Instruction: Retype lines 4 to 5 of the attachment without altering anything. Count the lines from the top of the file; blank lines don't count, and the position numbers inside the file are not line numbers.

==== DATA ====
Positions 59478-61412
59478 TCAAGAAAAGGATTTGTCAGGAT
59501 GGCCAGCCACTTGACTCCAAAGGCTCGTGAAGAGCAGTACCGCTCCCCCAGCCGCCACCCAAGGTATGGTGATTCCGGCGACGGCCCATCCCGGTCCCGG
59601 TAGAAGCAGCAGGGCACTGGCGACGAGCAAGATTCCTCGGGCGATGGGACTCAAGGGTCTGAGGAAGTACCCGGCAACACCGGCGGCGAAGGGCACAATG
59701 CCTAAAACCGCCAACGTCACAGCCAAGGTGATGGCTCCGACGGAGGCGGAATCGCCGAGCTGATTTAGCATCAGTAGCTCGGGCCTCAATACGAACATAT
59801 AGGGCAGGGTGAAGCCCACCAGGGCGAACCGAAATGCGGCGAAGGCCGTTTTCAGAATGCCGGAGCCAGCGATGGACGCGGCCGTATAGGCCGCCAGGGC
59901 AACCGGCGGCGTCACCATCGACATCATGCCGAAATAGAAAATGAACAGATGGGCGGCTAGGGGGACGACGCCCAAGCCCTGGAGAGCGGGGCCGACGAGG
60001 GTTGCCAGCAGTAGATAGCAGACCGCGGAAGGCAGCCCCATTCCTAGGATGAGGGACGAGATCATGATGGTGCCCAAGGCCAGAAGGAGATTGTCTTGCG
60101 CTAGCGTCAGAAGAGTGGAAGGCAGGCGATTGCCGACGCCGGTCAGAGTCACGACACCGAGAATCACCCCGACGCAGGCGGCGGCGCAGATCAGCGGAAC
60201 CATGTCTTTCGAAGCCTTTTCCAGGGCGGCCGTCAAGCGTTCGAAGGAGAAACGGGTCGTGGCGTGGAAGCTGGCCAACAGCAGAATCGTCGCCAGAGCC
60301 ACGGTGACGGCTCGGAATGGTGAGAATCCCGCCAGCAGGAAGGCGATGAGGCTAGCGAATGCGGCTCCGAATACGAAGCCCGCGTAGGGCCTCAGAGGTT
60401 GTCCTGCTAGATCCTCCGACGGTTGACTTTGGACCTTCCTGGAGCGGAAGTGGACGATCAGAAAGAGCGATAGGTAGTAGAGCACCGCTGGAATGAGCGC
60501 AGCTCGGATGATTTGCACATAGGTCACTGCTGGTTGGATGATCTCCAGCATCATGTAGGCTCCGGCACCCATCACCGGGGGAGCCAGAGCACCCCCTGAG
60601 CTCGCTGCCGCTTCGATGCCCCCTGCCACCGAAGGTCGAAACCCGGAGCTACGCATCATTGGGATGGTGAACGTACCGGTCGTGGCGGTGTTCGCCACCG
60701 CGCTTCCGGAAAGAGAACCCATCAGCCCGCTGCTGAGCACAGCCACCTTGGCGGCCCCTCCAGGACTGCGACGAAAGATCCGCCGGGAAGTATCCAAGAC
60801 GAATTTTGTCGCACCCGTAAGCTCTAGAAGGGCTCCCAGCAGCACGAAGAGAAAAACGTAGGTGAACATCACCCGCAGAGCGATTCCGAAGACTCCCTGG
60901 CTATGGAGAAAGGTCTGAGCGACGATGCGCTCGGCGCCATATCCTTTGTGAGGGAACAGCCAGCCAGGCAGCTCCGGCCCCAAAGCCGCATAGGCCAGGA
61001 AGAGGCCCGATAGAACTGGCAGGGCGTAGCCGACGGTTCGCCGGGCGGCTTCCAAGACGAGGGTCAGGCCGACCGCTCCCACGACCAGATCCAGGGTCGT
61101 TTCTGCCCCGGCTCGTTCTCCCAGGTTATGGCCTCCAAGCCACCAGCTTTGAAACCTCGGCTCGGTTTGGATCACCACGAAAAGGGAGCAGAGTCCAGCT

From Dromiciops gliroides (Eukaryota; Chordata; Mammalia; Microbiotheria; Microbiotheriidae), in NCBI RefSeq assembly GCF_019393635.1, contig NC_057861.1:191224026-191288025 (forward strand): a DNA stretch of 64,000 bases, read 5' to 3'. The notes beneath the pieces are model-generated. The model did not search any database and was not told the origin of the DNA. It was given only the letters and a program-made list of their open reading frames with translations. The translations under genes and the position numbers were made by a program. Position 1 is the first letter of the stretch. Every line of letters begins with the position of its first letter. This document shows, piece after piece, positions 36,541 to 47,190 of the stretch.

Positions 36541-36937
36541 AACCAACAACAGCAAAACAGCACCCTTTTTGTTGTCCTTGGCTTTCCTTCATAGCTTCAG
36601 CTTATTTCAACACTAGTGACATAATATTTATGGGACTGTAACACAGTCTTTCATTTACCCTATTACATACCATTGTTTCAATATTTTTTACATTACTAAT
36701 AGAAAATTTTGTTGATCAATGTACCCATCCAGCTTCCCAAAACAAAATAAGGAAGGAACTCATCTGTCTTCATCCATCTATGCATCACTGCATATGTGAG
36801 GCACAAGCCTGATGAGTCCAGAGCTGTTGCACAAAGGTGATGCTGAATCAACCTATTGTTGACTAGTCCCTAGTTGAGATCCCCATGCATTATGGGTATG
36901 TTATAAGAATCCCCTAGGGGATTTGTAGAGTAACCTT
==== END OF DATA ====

59601 TAGAAGCAGCAGGGCACTGGCGACGAGCAAGATTCCTCGGGCGATGGGACTCAAGGGTCTGAGGAAGTACCCGGCAACACCGGCGGCGAAGGGCACAATG
59701 CCTAAAACCGCCAACGTCACAGCCAAGGTGATGGCTCCGACGGAGGCGGAATCGCCGAGCTGATTTAGCATCAGTAGCTCGGGCCTCAATACGAACATAT